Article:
Published by asdfdsa on 27th January 2012
SONY MDR-7506 Headphones
These phones are a common choice in the $100 and under price bracket, but I don't think they are the best choice. They are pretty reliable, but like most [cheap] headphones, are built kinda cheap. They don't feel very 'solid', though they'll work fine and can take fair amount of abuse and drops. One thing that really annoys me with these phones is that the muffs don't completely seal around your ear to your head, leaving the space open for sound to leak in or out. That for me is a definite reason why I prefer the Senheiser HD280 - way better isolation, and I prefer the sound, feel, and construction of them as well, overall better. Another thing I'm not such a fan of is the spiral/stretchy cord. It always needs to be stretched out, and it just adds more weight hanging off one side of the head phones when a straight cord doesn't do that. Both these and the 280's have that ''issue'', though it keeps it easy to 'roll-up' and stay neat.
The 7506's don't have a very full sound or very deep sound, but really, they are good for tracking or listening to tunes and aren't bad for the price, but like I mentioned earlier, I'd definitely get the HD280's over these everytime, as they're better for tracking, more comfortable for listening, and I think they sound better being bother wider in image and deeper in perception. The frequency response on the 7506's is 10hz to 20khz which is relatively flat, but don't rely on these for true monitoring, but you can check them for a cans reference and imaging.
The headband isn't very tight, and makes for a some-what sloppy fit, so opints off for ease of use. It comes with a 1/8 - 1/4 adapter, but the muffs don't spin or bend back or have any real features, so points off for features. Sound, eh they work but nothing great. Bang for buck, honestly I feel $100 is too much, $50-$70 is better (which is what I paid for mine new), especially when the 280's are $100. But the good thing about these is they are useful, simple, and you don't have to worry about them too much.
By bigmoods on 3rd March 2012
A standard reference point
These aren't the best cans in the market, but I have seen these in nearly every studio and live rig I've seen. They are reference cans. After a short break in time, the near flat response is consistent over time. While the ear can acclimatize to any headphone, the MDR 7506 provides a pretty neutral space for evaluating any mix. It is especially good for evaluating in-ear mixes and eq-ing live sounds, but they are also good for doing first mixes in a recording environment. If anything, the clarity of the harmonic extremes can be misleading. For example, guitars which sound full and balanced in the headphones will sound somewhat hidden in the studio monitors or the radio mix.
Regarding form factor, they're not completely enclosed, but for live use, they are great for clapping one ear and opening the other. The ability to flip the cans make them great for just holding one side up to the ear to do a quick check. This is much easier than trying to quickly listen with a more rigid fitting can.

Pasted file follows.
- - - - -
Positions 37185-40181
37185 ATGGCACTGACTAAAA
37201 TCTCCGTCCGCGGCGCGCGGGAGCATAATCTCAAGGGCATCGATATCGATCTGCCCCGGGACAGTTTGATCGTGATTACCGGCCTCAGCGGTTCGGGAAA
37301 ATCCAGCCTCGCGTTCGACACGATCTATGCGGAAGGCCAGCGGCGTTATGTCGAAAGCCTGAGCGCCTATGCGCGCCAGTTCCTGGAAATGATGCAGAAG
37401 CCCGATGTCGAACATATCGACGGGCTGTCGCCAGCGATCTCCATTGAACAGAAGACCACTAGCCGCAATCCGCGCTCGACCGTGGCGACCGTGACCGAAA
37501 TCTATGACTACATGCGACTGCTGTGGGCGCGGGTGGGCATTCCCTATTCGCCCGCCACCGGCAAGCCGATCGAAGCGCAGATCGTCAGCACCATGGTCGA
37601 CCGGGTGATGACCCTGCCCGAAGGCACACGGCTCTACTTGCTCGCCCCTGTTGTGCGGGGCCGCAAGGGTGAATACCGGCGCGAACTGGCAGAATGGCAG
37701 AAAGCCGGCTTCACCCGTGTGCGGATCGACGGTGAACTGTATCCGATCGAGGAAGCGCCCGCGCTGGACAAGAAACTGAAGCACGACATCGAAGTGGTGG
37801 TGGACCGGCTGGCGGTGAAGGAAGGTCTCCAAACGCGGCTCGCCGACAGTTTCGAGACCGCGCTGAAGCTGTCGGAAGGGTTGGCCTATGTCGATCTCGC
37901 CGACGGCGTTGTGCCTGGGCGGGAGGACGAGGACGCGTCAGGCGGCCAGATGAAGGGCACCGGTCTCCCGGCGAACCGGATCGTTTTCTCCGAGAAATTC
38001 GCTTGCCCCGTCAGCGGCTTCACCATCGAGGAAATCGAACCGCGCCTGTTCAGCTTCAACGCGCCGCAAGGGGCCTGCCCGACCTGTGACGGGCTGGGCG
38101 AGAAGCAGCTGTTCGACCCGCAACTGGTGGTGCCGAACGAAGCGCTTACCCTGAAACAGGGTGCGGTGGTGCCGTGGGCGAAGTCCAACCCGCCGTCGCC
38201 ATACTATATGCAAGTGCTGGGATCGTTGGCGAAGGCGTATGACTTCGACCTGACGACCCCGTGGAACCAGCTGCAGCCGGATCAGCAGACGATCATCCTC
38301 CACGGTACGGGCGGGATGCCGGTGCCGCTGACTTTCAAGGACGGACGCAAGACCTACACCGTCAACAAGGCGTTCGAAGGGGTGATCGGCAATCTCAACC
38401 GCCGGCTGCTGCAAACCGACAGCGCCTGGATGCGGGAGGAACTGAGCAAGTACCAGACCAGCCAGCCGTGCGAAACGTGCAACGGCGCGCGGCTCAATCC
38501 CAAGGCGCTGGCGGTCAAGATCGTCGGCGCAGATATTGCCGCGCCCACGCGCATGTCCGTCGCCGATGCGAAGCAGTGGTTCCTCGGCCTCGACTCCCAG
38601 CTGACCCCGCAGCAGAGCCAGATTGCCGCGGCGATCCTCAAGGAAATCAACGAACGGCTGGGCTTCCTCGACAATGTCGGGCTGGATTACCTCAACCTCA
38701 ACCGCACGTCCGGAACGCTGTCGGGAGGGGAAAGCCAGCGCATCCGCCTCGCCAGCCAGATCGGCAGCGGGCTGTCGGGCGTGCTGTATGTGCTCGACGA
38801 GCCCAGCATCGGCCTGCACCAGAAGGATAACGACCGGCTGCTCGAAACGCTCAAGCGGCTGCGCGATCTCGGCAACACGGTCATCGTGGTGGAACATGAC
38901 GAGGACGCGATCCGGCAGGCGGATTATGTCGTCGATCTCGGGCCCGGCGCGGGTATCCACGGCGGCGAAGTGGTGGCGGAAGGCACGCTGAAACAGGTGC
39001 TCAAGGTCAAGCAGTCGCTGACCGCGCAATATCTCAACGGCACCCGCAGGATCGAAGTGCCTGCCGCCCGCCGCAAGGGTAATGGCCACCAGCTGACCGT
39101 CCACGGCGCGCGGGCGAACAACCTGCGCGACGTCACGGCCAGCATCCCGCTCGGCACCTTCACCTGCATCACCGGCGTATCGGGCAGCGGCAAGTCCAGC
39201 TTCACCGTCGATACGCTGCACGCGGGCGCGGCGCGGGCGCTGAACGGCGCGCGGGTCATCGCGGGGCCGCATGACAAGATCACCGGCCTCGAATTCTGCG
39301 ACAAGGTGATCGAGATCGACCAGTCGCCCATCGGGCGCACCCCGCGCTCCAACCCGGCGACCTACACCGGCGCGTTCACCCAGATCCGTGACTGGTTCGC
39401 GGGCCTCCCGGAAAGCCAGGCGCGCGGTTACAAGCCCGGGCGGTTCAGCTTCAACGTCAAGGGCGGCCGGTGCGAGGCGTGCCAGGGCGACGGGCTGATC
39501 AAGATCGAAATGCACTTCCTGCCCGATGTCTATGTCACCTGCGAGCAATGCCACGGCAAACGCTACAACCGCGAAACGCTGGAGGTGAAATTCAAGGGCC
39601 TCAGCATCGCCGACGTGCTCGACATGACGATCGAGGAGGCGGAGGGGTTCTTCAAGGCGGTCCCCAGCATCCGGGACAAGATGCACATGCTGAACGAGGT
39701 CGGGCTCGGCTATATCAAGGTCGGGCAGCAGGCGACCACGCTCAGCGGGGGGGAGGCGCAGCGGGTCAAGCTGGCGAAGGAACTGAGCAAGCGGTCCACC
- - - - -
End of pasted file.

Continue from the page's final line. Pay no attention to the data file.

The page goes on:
Again, they're not perfect, but I think every engineer should have a pair because they are really versatile. They're also remarkably rugged. My first pair is going on 15 years and been through over a 1000 shows without problems.
By Yenrah on 13th June 2012
Love these phones!
I love my Sony MDR 7506s. My first pair is a hand me down that the previous owner had for years and thought would give out any day. That was almost two years ago. I still use them every session. They sound great. All of my other headphones would break after 1 year of use (right outside the warranty window). I couldn't be happier. They give a very fair representation of the sound in my opinion.
By TheOtherRob on 14th June 2012
First/best set of phones
They have a very honest sound and are nearly colorless. I used Yamaha NS-10's for my near field playback and used these phones to make sure that the mix was correct - comparing these two references. Ah; it was the way I did things at the time. But it worked. Very honest sound that I felt was reliable.
The quality of the build materials was first-rate at that time. They can get to feel a bit heavy after a few hours. But not cumbersome nor too heavy by any means. They could have made them a bit lighter. Solid build. But I would chose these because I could tell they would be honest and not let me down. Better materials and technology today haven't made them obsolete yet.
You can spend a lot more money and do better. But if I needed something reliable and accurate while not too expensive, they would be my first choice. Unless you could get a better deal for a better set or buying them used.
I have always considered Sony products with a great deal of respect and curiosity. Always been positively impressed to some degree. Never disappointed to any degree of significance. I did more than a little research before I spent my hard-earned duckets when I purchased these. When I first bought these set of phones back in the late 90's; they weren't selling for $100. More like $325; got mine for $275.
Get a pair if they are now ~$120. You can decide if you need more. At that current price, they are a bargain.
By DanH on 10th October 2012
Boy, do I hate these headphones
Disclaimer: I have developed a healthy hatred for these cans over the last 3 years.
Where do I begin? For studio production applications, I hate these things so much that I make an effort to dissuade others from buying them. Here's a list of my grievances: